Premier Dalton McGuinty’s decision to pull the plug on two power plants west of Toronto has come back to haunt him, with the Speaker ruling that MPPs have a right to view all government documents related to the projects.
Speaker Dave Levac ruled on Thursday that there is evidence Energy Minister Chris Bentley breached his privileges by refusing to release the documents to a legislative committee. The legislature could find Mr. Bentley in contempt of Parliament if he does not reveal all costs of the Liberals’ mid-campaign decision last September to halt construction of a gas-fired electricity plant in Mississauga and cancel another plant in Oakville a year earlier. Such a ruling would be unprecedented in 140 years in Ontario.
He has until Sept. 24 to comply.
“He’s been found guilty in the court of public opinion,” said Progressive Conservative Leader Tim Hudak.
Liberal House Leader John Milloy hinted that the government will resist handing over the information on the grounds that it is commercially sensitive, saying there has to be “some common sense around which documents can be produced.”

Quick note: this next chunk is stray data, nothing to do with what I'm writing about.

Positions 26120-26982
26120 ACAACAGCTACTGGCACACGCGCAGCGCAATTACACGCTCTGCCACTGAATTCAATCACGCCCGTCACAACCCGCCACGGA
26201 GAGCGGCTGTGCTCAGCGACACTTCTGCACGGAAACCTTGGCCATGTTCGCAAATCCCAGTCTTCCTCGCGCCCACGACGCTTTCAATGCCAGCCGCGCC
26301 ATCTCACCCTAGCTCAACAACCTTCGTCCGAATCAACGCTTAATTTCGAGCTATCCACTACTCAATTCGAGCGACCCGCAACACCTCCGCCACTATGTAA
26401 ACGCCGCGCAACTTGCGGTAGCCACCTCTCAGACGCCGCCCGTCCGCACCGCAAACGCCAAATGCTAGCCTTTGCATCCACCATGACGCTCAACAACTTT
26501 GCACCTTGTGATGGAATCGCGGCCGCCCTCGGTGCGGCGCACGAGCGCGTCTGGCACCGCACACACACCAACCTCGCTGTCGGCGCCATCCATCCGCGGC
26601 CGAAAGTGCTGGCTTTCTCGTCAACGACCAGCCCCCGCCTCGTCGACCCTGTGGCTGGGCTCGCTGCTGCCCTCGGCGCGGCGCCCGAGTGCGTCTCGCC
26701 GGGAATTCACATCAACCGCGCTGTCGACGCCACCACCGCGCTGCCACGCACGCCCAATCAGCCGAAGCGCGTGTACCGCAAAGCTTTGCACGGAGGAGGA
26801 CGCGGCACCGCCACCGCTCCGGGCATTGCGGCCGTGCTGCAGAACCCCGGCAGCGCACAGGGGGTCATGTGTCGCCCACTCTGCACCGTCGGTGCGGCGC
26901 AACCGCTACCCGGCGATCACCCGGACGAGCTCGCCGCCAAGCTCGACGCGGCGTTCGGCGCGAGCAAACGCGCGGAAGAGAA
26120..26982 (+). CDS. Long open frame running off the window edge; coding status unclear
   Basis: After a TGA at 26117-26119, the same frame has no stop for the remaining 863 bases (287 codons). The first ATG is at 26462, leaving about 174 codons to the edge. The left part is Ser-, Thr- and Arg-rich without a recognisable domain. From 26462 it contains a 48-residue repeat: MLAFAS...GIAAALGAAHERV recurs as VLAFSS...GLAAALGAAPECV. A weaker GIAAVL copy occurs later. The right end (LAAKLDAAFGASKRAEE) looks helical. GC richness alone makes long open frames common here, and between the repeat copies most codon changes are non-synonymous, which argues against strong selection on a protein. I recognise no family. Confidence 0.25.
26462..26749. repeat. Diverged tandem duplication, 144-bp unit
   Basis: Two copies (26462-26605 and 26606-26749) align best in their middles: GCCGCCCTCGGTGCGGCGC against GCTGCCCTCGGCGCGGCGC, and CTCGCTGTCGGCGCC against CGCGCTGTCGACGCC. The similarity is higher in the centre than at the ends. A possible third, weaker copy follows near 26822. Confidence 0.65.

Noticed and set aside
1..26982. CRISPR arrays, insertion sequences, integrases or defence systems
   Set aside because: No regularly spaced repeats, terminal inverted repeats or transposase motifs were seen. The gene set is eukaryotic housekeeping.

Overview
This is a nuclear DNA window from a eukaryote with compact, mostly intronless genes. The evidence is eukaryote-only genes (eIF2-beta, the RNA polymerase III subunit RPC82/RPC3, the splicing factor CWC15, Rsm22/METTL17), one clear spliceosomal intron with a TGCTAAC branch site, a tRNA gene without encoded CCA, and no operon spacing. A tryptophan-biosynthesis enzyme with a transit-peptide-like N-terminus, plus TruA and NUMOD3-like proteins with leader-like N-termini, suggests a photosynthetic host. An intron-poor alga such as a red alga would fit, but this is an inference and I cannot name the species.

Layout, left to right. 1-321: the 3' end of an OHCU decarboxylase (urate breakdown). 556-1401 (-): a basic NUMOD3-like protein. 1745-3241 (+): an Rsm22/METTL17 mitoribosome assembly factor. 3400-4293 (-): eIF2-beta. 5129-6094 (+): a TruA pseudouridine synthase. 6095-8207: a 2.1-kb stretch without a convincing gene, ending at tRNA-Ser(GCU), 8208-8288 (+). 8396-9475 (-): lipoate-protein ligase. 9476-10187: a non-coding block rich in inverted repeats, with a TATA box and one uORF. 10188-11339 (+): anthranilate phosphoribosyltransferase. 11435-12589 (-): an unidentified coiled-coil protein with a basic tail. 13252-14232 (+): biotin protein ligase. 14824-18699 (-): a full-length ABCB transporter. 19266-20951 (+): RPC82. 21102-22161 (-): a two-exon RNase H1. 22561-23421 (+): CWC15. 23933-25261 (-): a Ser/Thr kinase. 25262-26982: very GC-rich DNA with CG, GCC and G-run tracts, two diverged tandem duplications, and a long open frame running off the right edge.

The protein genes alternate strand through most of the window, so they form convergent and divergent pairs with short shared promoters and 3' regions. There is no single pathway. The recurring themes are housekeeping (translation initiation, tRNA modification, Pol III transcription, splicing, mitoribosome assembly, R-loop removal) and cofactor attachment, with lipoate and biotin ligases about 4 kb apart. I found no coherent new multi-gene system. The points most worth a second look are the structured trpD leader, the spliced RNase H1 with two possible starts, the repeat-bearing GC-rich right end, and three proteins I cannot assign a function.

Opposition members called on Mr. Bentley to release the documents immediately. “What’s in those documents that you’re afraid of? What are you hiding?” Progressive Conservative MPP Rob Leone said in Question Period. “Does the word ‘contempt’ not bother you?”
Mr. McGuinty has acknowledged that he made the decision to scrap the controversial Mississauga power plant, which helped save four Liberal seats in the provincial election. The government says taxpayers are on the hook $190-million for the cancellation, but opposition members believe there are other costs. The government has not disclosed the tab for abandoning a power plant in the affluent enclave of Oakville.
“The public has a right to know how much the Liberal Party spent for their own election fortunes,” New Democrat Leader Andrea Horwath said.
The Speaker was asked for a ruling after Mr. Bentley refused to comply with a legislative committee’s request last May for all government documents relating to the projects. The Speaker said the committee was “unquestionably” entitled to request the documents and the minister had an obligation to comply.
“I am therefore satisfied that a prima facie case of privilege has been established,” the ruling says.